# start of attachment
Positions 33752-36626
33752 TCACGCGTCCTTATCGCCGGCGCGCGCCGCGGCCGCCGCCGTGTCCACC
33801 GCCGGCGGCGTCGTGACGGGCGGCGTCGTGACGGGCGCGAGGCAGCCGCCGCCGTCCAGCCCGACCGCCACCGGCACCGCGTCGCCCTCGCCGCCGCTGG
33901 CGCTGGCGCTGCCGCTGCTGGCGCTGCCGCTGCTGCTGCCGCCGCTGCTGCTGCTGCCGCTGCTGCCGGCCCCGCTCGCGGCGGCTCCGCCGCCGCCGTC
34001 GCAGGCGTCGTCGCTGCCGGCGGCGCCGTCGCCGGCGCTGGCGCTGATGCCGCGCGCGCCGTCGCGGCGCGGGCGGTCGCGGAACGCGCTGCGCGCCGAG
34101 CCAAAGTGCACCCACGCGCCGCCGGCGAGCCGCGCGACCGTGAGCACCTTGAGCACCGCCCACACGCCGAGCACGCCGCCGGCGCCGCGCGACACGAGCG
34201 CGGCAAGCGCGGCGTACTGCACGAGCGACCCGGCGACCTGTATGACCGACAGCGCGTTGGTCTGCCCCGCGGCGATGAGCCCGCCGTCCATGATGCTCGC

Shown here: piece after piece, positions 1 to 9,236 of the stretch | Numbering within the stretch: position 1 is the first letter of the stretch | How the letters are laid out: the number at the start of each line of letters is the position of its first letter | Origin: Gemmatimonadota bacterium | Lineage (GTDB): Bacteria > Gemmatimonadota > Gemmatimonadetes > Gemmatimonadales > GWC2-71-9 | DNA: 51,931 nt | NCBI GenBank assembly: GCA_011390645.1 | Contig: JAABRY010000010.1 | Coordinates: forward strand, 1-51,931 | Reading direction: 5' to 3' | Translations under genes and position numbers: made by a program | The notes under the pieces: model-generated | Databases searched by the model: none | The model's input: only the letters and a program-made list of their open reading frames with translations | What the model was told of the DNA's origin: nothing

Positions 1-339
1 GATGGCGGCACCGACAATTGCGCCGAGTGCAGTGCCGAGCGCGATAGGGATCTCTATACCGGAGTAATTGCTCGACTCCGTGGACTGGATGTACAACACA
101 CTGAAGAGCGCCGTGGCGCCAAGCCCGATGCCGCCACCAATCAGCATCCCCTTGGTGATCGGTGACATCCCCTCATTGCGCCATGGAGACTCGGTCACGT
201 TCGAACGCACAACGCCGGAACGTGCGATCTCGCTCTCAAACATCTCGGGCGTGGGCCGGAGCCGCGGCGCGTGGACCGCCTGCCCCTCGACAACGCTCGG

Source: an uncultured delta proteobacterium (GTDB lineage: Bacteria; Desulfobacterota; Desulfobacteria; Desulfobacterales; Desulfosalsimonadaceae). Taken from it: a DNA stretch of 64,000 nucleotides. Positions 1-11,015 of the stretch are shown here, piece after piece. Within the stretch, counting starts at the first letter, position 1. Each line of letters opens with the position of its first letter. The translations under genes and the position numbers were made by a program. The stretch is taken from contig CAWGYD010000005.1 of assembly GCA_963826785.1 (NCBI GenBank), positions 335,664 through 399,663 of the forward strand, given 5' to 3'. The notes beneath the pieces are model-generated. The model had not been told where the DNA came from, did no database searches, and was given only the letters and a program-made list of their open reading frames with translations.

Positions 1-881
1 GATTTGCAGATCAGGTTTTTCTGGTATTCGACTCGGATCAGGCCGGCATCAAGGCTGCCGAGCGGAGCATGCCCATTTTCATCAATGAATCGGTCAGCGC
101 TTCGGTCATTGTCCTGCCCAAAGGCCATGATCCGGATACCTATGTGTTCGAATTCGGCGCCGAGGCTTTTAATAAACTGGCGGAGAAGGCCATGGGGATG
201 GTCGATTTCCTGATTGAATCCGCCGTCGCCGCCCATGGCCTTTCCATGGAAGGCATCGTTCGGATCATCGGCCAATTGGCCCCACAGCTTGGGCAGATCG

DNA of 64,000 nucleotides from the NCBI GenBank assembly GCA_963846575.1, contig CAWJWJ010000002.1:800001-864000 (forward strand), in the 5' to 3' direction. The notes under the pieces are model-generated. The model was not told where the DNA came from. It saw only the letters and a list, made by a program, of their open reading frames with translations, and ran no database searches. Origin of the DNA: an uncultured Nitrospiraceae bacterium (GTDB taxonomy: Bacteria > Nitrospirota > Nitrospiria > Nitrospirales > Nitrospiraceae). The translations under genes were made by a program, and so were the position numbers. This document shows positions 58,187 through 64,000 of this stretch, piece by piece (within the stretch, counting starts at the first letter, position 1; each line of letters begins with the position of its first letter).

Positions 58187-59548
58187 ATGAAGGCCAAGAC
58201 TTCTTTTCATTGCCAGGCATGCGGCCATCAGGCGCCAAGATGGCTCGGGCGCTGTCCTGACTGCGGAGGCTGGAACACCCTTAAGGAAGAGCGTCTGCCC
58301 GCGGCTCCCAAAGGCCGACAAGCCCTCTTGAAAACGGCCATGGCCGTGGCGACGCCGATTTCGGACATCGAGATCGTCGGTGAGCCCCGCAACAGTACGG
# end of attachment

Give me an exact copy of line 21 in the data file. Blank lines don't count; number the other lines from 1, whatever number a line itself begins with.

58201 TTCTTTTCATTGCCAGGCATGCGGCCATCAGGCGCCAAGATGGCTCGGGCGCTGTCCTGACTGCGGAGGCTGGAACACCCTTAAGGAAGAGCGTCTGCCC